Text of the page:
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The summer months are something students look forward to all year. Teachers love their summers off too, but they do worry that come September, there will be a lot of time spent on reviewing information from the year before. To help combat the dreaded brain drain, here are a few tips parents can use to keep their kids fresh and their teachers sane come September.

Read, read, read!

Our students should never stop reading, but it doesn’t have to feel like a chore! Summer reading should be fun. In order to keep summer reading fun and light, discuss with your child things they would enjoy reading about and pick books out together. This way you can push them to challenge their boundaries, but also make it fun for them!

Make Use of Teachable Moments

Summer learning doesn’t have to be “boring” or forced! Take advantage of the teachable moments that happen in everyday life. When you are on summer vacation, have your child research some of the places they want to visit and give a little report as to why. Another idea is to have your child come up with a budget for grocery shopping and then let them help you stick to it. Have fun with it and your kids will too!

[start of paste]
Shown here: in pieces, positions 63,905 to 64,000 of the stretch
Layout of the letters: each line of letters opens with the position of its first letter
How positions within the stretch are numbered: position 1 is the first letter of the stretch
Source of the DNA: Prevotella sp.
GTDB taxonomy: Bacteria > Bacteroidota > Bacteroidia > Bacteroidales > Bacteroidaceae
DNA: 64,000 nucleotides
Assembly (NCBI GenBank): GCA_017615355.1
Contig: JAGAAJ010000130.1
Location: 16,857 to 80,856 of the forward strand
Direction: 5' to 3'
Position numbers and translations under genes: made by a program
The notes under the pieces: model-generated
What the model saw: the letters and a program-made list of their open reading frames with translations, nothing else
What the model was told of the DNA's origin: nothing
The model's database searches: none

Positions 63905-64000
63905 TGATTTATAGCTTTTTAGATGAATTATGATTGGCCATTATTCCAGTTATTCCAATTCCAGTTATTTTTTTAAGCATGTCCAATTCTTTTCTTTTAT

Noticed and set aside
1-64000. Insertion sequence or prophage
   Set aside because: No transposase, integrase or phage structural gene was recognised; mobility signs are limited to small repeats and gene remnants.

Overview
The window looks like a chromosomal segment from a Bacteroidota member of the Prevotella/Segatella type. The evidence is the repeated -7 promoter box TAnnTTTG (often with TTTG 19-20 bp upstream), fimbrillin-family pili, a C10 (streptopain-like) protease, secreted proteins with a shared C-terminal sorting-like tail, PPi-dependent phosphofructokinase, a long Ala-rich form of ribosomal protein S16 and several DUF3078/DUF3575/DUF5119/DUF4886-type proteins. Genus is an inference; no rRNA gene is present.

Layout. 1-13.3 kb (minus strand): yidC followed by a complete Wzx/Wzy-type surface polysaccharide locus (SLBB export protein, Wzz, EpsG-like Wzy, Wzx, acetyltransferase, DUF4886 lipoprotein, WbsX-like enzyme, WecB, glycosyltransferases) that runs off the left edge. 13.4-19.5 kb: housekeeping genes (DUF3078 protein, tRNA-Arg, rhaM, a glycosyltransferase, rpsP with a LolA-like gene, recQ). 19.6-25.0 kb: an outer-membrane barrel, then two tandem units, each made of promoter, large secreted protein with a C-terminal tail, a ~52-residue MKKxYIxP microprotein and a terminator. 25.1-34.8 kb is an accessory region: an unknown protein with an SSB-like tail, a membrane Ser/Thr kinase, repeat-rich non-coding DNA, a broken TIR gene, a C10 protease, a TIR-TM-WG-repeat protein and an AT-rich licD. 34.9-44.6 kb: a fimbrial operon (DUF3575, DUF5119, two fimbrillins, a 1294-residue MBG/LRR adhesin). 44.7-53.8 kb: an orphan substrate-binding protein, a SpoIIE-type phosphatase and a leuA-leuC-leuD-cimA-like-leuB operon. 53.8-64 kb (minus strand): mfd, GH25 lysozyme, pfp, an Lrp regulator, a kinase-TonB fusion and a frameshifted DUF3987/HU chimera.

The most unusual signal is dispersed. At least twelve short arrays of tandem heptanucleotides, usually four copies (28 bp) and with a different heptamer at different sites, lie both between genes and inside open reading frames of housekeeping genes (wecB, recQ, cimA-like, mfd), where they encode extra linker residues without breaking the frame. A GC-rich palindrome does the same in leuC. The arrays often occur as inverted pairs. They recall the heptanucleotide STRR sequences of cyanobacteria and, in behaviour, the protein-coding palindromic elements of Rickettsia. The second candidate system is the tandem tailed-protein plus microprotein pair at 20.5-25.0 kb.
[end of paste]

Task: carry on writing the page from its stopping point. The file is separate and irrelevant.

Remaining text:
Start a Journal

Have your child start a summer journal so they can look back at all the fun they had over the summer. They will be able to practice writing without it feeling like “homework.” If it helps, journal together and read passages to your kids to share different perspectives on the summer activities.

Use Technology

There are plenty of free, fun educational games out that you can bust out on rainy summer days. Have them play a fun strategy game on their smartphone to develop critical thinking. Surf the web for different educational games to introduce to your kids. Most of these games are fun and your kids will have a blast.

Play outside

There are educational moments right in your own backyard. Talk to your kids about the mini ecosystem that thrives in your yard. The bugs, animals, plants, and even your kids all play a part in an exciting circle of life that goes on around us all the time. Plus, fresh air and exercise are important parts of the school curriculum, so why not add it to the summer one too.

Continuing learning during the summer months will make the transition back to school easier for kids and teachers alike. Taking time to make sure they continue to learn will instill a thirst for knowledge that will carry them throughout life.